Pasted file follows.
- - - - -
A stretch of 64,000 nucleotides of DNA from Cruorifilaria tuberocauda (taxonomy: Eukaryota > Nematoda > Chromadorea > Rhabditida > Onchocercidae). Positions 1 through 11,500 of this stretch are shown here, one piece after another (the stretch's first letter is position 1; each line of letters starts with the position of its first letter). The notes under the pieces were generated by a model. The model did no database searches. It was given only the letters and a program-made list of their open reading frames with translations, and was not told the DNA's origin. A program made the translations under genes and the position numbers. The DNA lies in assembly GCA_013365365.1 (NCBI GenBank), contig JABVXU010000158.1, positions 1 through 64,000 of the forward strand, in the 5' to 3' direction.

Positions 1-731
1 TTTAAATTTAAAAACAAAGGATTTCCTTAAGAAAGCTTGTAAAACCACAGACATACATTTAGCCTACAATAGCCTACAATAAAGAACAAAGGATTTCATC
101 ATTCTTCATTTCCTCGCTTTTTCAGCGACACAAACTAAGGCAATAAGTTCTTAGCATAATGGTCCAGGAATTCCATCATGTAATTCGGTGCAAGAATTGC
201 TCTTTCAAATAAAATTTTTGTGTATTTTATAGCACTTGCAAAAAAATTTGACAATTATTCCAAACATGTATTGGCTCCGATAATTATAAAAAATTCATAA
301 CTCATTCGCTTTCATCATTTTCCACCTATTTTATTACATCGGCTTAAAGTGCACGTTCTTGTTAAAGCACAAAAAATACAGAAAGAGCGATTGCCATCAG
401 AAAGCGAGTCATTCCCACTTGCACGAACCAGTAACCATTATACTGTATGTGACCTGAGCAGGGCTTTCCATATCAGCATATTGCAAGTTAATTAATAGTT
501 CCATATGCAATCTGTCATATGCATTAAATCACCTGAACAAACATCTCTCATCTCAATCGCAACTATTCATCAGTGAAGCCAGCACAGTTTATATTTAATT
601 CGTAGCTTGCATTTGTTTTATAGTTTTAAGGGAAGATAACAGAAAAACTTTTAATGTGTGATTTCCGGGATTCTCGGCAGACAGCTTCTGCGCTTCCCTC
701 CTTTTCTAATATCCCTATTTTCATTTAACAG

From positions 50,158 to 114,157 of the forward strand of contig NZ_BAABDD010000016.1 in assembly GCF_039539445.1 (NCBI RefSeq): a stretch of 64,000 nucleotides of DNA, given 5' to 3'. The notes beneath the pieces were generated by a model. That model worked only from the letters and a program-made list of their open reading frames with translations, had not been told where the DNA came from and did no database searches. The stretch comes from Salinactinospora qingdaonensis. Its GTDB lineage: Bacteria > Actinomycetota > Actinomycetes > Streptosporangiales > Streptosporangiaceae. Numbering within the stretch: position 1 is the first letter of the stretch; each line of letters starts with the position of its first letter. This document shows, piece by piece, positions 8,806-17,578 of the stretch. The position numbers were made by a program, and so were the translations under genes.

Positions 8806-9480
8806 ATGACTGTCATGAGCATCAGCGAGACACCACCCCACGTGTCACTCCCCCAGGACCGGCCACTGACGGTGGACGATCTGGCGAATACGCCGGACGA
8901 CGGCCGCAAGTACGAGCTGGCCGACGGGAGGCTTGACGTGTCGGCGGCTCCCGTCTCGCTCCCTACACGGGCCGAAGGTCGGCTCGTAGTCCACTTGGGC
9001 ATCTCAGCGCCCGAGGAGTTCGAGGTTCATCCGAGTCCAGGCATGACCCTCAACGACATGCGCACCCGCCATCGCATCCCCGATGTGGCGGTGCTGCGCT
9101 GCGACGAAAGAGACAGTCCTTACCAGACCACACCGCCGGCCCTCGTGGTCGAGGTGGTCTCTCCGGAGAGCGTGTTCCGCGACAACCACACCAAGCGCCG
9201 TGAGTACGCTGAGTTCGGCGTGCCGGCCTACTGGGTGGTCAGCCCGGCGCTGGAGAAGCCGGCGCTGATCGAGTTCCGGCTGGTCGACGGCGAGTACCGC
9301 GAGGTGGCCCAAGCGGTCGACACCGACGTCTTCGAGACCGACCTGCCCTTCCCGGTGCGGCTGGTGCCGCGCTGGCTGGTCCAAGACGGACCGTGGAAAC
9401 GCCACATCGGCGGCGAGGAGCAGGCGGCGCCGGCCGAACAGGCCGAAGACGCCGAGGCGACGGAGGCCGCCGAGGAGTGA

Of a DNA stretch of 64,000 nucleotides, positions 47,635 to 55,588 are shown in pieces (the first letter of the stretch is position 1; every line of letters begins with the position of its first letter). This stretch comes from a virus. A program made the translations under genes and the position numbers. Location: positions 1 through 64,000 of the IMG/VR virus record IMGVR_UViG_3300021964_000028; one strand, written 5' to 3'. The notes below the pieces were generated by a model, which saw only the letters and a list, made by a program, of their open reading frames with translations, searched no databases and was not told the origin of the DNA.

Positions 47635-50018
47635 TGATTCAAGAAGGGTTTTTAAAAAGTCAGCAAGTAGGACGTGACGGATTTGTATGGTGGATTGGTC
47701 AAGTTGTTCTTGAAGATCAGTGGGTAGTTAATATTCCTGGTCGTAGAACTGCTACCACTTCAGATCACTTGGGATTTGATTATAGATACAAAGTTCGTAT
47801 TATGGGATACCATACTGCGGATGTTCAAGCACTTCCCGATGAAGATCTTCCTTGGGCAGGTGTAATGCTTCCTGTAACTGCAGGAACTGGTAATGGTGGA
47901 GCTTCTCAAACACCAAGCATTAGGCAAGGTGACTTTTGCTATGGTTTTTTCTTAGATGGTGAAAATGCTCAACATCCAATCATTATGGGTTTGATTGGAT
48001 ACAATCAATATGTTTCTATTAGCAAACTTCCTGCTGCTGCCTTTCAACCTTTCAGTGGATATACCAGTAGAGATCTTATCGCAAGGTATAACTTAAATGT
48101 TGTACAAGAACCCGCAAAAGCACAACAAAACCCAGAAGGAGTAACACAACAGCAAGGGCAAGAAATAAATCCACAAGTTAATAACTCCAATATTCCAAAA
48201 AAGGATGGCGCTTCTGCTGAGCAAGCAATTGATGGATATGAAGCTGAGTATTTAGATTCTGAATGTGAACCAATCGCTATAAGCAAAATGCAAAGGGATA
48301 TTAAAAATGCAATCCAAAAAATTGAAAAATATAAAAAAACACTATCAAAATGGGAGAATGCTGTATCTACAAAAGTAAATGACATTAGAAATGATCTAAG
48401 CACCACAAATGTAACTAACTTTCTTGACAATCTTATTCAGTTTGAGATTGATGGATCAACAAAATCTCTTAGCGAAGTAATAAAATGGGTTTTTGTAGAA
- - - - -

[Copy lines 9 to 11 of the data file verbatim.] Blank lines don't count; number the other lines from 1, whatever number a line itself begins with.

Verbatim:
601 CGTAGCTTGCATTTGTTTTATAGTTTTAAGGGAAGATAACAGAAAAACTTTTAATGTGTGATTTCCGGGATTCTCGGCAGACAGCTTCTGCGCTTCCCTC
701 CTTTTCTAATATCCCTATTTTCATTTAACAG

From positions 50,158 to 114,157 of the forward strand of contig NZ_BAABDD010000016.1 in assembly GCF_039539445.1 (NCBI RefSeq): a stretch of 64,000 nucleotides of DNA, given 5' to 3'. The notes beneath the pieces were generated by a model. That model worked only from the letters and a program-made list of their open reading frames with translations, had not been told where the DNA came from and did no database searches. The stretch comes from Salinactinospora qingdaonensis. Its GTDB lineage: Bacteria > Actinomycetota > Actinomycetes > Streptosporangiales > Streptosporangiaceae. Numbering within the stretch: position 1 is the first letter of the stretch; each line of letters starts with the position of its first letter. This document shows, piece by piece, positions 8,806-17,578 of the stretch. The position numbers were made by a program, and so were the translations under genes.